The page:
A strong and unusually well-organized tropical wave for so early in the season (95L)
is speeding westwards at 20 - 25 mph over the Central Atlantic. At noon EDT on Sunday, 95L was near 9.5°N, 43°W, about 1200 miles east of the Lesser Antilles Islands. Satellite loops
show that 95L has a well-developed surface circulation center that is exposed to view, with a modest clump of heavy thunderstorms on the south side of the center. The system has several well-developed low-level spiral bands, but is fighting dry air associated with the Saharan Air Layer (SAL). July African tropical waves typically have considerable trouble getting organized in the very dry air of the SAL, and the only factor keeping 95L from currently being classified as a tropical depression is the relative lack of persistent heavy thunderstorm activity near the center of the storm due to dry air. This dry air is readily apparent on water vapor satellite loops.
However, the latest SAL analysis (Figure 2) from the University of Wisconsin's SSEC group shows that 95L has moistened the air around it sufficiently to keep the SAL somewhat at bay. An 11:12 am EDT pass by the ASCAT satellite
showed top winds of 45 mph on the west side of 95L's center of circulation. ASCAT did not show a closed circulation at the time. Wind shear
is light to moderate, 5 - 15 knots, and ocean temperatures are warm, 27.5 - 28°C. An Air Force hurricane hunter aircraft is on call to investigate 95L on Monday afternoon.Figure 1.
MODIS image of 95L taken at approximately 10 am EDT Sunday, July 7, 2013. Image credit: NASA.Figure 2.
Analysis of the Saharan Air Layer (SAL) from 11 am EDT Sunday, July 7, 2013, shows that 95L has walled itself off from the western edge of the SAL. A new tropical wave that has emerged from the coast of Africa is visible on the right of the image. This wave will need to be watched for development late this week, but is farther north than 95L, and may have trouble with dry air as it moves westward across the Atlantic. Image credit: University of Wisconsin SSEC.Forecast for 95L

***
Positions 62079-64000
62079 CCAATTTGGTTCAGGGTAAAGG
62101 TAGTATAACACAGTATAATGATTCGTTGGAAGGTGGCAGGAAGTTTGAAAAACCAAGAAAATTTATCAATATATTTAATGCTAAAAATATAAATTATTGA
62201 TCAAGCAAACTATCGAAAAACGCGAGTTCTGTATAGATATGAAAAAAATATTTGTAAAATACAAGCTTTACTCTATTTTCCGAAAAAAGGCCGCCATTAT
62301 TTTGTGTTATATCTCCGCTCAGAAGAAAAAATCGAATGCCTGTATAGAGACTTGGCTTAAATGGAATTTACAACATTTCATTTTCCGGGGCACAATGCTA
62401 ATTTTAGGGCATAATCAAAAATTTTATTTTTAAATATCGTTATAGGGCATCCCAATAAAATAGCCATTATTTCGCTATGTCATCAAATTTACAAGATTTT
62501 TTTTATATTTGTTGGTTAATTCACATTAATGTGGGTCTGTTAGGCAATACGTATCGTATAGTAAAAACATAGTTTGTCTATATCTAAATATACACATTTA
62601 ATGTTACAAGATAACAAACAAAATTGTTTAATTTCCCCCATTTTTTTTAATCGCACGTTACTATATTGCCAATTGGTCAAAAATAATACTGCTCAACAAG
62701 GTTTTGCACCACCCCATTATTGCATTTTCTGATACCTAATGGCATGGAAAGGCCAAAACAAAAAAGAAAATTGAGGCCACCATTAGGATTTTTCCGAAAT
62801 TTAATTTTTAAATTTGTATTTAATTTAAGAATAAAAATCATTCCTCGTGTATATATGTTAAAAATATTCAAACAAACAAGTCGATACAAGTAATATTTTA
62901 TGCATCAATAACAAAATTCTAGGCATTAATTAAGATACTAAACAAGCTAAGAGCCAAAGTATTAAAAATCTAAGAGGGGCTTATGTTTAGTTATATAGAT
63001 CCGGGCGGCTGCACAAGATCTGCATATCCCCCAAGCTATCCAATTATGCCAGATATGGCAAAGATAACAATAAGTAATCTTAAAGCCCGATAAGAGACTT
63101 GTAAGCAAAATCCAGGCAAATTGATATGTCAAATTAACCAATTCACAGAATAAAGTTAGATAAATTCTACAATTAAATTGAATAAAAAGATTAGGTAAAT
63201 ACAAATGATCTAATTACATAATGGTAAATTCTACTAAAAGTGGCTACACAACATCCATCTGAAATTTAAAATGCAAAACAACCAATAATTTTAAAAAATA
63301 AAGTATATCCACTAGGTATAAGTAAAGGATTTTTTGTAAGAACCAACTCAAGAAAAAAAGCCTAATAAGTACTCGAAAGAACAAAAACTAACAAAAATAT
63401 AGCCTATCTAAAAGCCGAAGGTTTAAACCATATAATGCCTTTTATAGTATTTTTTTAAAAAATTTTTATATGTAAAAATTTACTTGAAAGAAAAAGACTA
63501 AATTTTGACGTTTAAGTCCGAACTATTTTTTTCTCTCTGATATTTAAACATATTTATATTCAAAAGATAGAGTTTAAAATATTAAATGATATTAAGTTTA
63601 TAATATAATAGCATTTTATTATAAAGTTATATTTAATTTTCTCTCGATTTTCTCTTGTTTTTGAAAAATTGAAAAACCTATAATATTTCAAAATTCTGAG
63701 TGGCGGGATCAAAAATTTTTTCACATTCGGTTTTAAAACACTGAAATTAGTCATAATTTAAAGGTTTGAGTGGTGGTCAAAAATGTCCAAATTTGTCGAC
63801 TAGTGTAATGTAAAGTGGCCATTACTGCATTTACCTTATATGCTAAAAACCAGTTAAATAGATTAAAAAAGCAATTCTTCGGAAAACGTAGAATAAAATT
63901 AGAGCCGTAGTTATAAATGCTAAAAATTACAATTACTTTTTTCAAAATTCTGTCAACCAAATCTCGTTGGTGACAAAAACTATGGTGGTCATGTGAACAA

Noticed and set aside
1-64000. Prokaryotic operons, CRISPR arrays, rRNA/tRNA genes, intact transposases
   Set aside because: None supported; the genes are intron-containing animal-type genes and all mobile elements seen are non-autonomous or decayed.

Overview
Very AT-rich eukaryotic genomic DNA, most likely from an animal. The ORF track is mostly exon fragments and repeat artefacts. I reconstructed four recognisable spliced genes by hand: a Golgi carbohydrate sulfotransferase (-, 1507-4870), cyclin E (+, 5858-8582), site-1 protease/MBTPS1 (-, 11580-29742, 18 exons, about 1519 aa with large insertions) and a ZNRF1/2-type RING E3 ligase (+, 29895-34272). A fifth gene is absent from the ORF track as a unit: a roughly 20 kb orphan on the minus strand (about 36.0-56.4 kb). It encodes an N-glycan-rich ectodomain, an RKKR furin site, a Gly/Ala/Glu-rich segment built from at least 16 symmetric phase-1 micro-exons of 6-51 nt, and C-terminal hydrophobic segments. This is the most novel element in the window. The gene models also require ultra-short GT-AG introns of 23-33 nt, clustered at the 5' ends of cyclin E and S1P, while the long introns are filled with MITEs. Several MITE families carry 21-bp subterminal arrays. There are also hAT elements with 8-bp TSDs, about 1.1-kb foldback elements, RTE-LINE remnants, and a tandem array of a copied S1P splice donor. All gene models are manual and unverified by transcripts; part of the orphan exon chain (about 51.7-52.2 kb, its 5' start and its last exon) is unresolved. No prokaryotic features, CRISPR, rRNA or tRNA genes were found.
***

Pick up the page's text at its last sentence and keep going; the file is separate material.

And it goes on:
The 8 am EDT Sunday forecast from the SHIPS model
predicted that 95L would experience low to moderate shear through Tuesday morning as it headed west to west-northwest at 20 - 25 mph. The disturbance should arrive in the Lesser Antilles Islands on Tuesday, and affect the Dominican Republic by Wednesday night. A band a strong upper-level winds associated with the subtropical jet stream is expected to be over the northern islands this week, and as soon as 95L penetrates as far north as 15°N latitude, it will encounter high wind shear of 20 - 30 knots. But if 95L stays farther to the south, wind shear should be lower, giving the storm a better chance of development. None of the reliable forecast models predict that 95L will develop. In their 8 am EDT July 7 Tropical Weather Outlook, NHC gave the disturbance a 40% chance of developing into a tropical depression or tropical storm by Tuesday. I put these odds higher, at 70%. Climatology argues against 95L becoming a tropical depression east of the Lesser Antilles Islands; there have been only 20 July tropical depressions that have formed east of the Lesser Antilles since 1851, an average of one tropical cyclone every eight years.Figure 3.
MODIS image of Hurricane Erick (right) and Tropical Depression Dalila (left) taken at approximately 5 pm EDT Saturday, July 6, 2013. At the time, Erick was a Category 1 hurricane with 80 mph winds. Image credit: NASA.Hurricane Erick brushes Mexico
In the Eastern Pacific, Tropical Storm Erick
weakened from a 80 mph Category 1 hurricane on Saturday to a 70 mph tropical storm on Sunday. Erick is moving away from the southwestern coast of Mexico, and is expected to brush Baja on Monday and bring 2 - 4" of rain as the storm weakens and heads out to sea. The 11 am EDT Sunday wind probability forecast
from NHC gave Cabo San Lucas on the tip of Baja a 41% chance of experiencing tropical storm-force winds on Sunday night or Monday.